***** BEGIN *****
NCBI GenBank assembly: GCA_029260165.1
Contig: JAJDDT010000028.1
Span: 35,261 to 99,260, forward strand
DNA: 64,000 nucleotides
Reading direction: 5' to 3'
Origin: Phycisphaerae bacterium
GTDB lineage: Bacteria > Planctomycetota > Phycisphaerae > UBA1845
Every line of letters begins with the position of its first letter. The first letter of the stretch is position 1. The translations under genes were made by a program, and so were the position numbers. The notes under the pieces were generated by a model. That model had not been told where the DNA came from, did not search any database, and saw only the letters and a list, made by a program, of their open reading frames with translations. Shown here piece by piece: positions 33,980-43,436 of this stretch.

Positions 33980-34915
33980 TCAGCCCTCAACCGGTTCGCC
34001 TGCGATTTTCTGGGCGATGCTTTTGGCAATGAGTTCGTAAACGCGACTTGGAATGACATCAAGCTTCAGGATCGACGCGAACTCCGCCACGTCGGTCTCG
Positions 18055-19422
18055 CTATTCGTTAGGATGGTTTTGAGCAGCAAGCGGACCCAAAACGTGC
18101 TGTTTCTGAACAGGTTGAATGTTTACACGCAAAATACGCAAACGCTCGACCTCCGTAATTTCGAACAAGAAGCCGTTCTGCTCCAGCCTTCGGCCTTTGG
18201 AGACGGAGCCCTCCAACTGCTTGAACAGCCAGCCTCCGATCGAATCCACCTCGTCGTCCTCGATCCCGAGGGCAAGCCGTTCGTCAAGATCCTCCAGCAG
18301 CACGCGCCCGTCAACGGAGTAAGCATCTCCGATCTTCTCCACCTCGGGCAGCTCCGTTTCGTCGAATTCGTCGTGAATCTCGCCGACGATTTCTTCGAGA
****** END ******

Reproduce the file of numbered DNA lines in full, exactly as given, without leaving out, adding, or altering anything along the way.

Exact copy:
NCBI GenBank assembly: GCA_029260165.1
Contig: JAJDDT010000028.1
Span: 35,261 to 99,260, forward strand
DNA: 64,000 nucleotides
Reading direction: 5' to 3'
Origin: Phycisphaerae bacterium
GTDB lineage: Bacteria > Planctomycetota > Phycisphaerae > UBA1845
Every line of letters begins with the position of its first letter. The first letter of the stretch is position 1. The translations under genes were made by a program, and so were the position numbers. The notes under the pieces were generated by a model. That model had not been told where the DNA came from, did not search any database, and saw only the letters and a list, made by a program, of their open reading frames with translations. Shown here piece by piece: positions 33,980-43,436 of this stretch.

Positions 33980-34915
33980 TCAGCCCTCAACCGGTTCGCC
34001 TGCGATTTTCTGGGCGATGCTTTTGGCAATGAGTTCGTAAACGCGACTTGGAATGACATCAAGCTTCAGGATCGACGCGAACTCCGCCACGTCGGTCTCG
Positions 18055-19422
18055 CTATTCGTTAGGATGGTTTTGAGCAGCAAGCGGACCCAAAACGTGC
18101 TGTTTCTGAACAGGTTGAATGTTTACACGCAAAATACGCAAACGCTCGACCTCCGTAATTTCGAACAAGAAGCCGTTCTGCTCCAGCCTTCGGCCTTTGG
18201 AGACGGAGCCCTCCAACTGCTTGAACAGCCAGCCTCCGATCGAATCCACCTCGTCGTCCTCGATCCCGAGGGCAAGCCGTTCGTCAAGATCCTCCAGCAG
18301 CACGCGCCCGTCAACGGAGTAAGCATCTCCGATCTTCTCCACCTCGGGCAGCTCCGTTTCGTCGAATTCGTCGTGAATCTCGCCGACGATTTCTTCGAGA